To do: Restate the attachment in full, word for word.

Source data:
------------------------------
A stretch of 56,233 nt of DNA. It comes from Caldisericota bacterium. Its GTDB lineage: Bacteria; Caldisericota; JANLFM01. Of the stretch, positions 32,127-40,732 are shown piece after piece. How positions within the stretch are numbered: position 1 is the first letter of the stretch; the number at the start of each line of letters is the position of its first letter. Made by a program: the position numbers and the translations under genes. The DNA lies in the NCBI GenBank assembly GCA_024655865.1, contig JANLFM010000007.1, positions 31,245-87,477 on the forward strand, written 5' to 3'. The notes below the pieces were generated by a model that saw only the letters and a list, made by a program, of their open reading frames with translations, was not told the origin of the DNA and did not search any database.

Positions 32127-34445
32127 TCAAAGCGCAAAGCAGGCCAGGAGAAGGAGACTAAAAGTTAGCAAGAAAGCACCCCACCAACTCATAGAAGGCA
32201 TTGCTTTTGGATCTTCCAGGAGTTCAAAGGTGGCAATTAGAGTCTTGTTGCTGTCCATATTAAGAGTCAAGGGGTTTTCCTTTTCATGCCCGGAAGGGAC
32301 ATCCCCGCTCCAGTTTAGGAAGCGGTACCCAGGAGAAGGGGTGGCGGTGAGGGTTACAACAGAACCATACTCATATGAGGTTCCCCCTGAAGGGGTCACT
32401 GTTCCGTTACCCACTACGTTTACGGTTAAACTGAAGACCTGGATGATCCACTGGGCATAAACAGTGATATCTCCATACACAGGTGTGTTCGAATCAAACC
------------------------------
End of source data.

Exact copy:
A stretch of 56,233 nt of DNA. It comes from Caldisericota bacterium. Its GTDB lineage: Bacteria; Caldisericota; JANLFM01. Of the stretch, positions 32,127-40,732 are shown piece after piece. How positions within the stretch are numbered: position 1 is the first letter of the stretch; the number at the start of each line of letters is the position of its first letter. Made by a program: the position numbers and the translations under genes. The DNA lies in the NCBI GenBank assembly GCA_024655865.1, contig JANLFM010000007.1, positions 31,245-87,477 on the forward strand, written 5' to 3'. The notes below the pieces were generated by a model that saw only the letters and a list, made by a program, of their open reading frames with translations, was not told the origin of the DNA and did not search any database.

Positions 32127-34445
32127 TCAAAGCGCAAAGCAGGCCAGGAGAAGGAGACTAAAAGTTAGCAAGAAAGCACCCCACCAACTCATAGAAGGCA
32201 TTGCTTTTGGATCTTCCAGGAGTTCAAAGGTGGCAATTAGAGTCTTGTTGCTGTCCATATTAAGAGTCAAGGGGTTTTCCTTTTCATGCCCGGAAGGGAC
32301 ATCCCCGCTCCAGTTTAGGAAGCGGTACCCAGGAGAAGGGGTGGCGGTGAGGGTTACAACAGAACCATACTCATATGAGGTTCCCCCTGAAGGGGTCACT
32401 GTTCCGTTACCCACTACGTTTACGGTTAAACTGAAGACCTGGATGATCCACTGGGCATAAACAGTGATATCTCCATACACAGGTGTGTTCGAATCAAACC